• While there is certainly execution risk as the Company continues its transformation, we think there would be significant strategic and financial interest in acquiring OSPN in case they ever had to go that route, which in this scenario provides a nice “Plan B” to protect shareholder capital.  Here’s a short list of potential acquirers in our view:

    • Security: Palo Alto Networks, Fortinet, Check Point, Sophos, Thales/Gemalto, Dell/RSA, CA Technologies, Symantec, FireEye, Cisco, Trend Micro, VeriSign, IBM, etc.

    • Mobility / FinTech / e-Signature: Apple, Microsoft, Google, Visa, Mastercard, American Express, Adobe, DocuSign, etc.

    • Private Equity: Vista Equity, Thoma Bravo, KKR, Silver Lake, TPG, Vector Capital, Accel-KKR, Francisco Partners, Permira, etc.

  • In terms of our model assumptions:

    • eSign revenue mix shift to SaaS could create bigger optical headwinds in the near-term than we modeled, causing a “miss” versus street expectations (as discussed on the recent Q3’2018 earnings call).  We would likely view any negative reaction to the stock in this situation as a buying opportunity as SaaS recurring revenue is far more valuable than licensing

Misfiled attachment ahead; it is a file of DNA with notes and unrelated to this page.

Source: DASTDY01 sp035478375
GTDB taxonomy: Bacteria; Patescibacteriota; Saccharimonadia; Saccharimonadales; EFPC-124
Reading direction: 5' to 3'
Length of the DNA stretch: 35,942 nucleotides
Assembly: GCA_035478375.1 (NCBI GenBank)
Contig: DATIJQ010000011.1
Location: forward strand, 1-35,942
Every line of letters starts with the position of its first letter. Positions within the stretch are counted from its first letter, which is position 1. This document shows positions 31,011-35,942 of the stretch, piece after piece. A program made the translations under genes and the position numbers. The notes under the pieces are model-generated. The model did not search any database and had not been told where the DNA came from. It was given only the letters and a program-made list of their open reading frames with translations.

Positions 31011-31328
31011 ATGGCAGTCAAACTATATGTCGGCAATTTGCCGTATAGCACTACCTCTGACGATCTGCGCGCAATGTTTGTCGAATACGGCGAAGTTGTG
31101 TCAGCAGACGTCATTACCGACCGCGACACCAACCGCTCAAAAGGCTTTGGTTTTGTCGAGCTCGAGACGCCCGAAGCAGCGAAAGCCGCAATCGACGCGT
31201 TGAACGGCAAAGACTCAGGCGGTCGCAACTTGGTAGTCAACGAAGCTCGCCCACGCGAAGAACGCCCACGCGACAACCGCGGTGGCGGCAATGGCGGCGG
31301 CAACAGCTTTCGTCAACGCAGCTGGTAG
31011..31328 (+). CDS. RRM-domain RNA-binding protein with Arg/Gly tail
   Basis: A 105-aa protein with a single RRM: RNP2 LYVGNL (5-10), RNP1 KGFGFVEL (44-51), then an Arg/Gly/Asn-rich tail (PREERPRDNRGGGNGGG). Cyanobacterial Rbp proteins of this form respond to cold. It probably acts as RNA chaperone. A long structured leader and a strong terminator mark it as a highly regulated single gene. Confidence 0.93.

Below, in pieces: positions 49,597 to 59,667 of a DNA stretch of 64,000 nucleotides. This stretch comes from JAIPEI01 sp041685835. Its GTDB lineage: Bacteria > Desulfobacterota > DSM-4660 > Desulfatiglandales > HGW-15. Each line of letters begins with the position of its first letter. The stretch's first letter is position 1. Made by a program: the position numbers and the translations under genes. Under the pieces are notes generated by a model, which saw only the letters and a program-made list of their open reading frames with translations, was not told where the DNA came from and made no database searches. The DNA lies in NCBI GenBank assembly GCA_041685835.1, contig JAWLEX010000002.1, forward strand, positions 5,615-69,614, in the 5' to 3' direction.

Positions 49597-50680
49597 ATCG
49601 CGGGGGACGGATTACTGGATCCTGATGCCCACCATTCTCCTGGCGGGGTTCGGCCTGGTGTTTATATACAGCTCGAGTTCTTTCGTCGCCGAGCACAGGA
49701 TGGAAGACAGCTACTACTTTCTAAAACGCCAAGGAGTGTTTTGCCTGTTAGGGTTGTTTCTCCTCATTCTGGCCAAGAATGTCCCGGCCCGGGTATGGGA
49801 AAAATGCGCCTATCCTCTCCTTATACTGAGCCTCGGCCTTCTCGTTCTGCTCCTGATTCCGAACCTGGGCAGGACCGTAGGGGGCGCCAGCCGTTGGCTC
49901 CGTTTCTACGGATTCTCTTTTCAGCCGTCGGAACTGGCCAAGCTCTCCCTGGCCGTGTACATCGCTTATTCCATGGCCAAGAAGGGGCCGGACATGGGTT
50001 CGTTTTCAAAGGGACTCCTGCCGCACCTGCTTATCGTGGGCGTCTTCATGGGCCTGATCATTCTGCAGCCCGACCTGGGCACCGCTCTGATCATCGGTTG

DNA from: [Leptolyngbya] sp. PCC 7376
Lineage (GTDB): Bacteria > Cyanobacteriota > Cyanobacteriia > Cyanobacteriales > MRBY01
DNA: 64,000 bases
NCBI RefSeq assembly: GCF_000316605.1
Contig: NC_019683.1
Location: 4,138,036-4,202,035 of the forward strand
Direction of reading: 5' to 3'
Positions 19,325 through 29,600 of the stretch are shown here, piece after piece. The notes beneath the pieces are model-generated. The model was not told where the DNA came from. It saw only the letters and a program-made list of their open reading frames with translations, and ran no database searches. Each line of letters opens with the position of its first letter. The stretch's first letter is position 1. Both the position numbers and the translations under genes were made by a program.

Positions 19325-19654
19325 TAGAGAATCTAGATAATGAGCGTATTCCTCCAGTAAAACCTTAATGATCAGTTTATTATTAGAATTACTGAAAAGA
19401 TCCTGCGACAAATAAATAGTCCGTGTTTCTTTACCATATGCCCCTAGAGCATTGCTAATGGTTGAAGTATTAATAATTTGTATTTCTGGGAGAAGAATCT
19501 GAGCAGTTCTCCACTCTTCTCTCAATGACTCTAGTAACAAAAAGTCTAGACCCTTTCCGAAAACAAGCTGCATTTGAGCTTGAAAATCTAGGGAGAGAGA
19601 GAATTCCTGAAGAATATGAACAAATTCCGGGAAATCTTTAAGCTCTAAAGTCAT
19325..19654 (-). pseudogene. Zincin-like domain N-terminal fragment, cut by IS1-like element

• Hardware growth/margins could deteriorate faster than we expect; however, we are not attributing much value to this segment in our SOTP analysis

    • General quarterly lumpiness could cause volatility.  It is difficult for anybody, let alone management, to predict an accurate picture of the entire company for every 3-month period.  There may be times where they have a blowout quarter, and the subsequent quarter takes a breather – this gyration has happened throughout 2018, but as management pointed out, OSPN’s software offerings are still growing robustly YTD.  This all sounds extremely attractive and again, we would likely view any quarterly lumpiness as a buying opportunity

  • M&A

    • They have shown a preference to use their capital towards M&A.  So far it’s been a home run, but we certainly hope they remain disciplined about it.  A bad M&A deal down the line could hamper financial metrics / valuation

    • The Company certainly has capacity to return capital to shareholders should they see fit


I do not hold a position with the issuer such as employment, directorship, or consultancy.
I and/or others I advise hold a material investment in the issuer's securities.


Transition to software model hits full stride

Sale of the entire company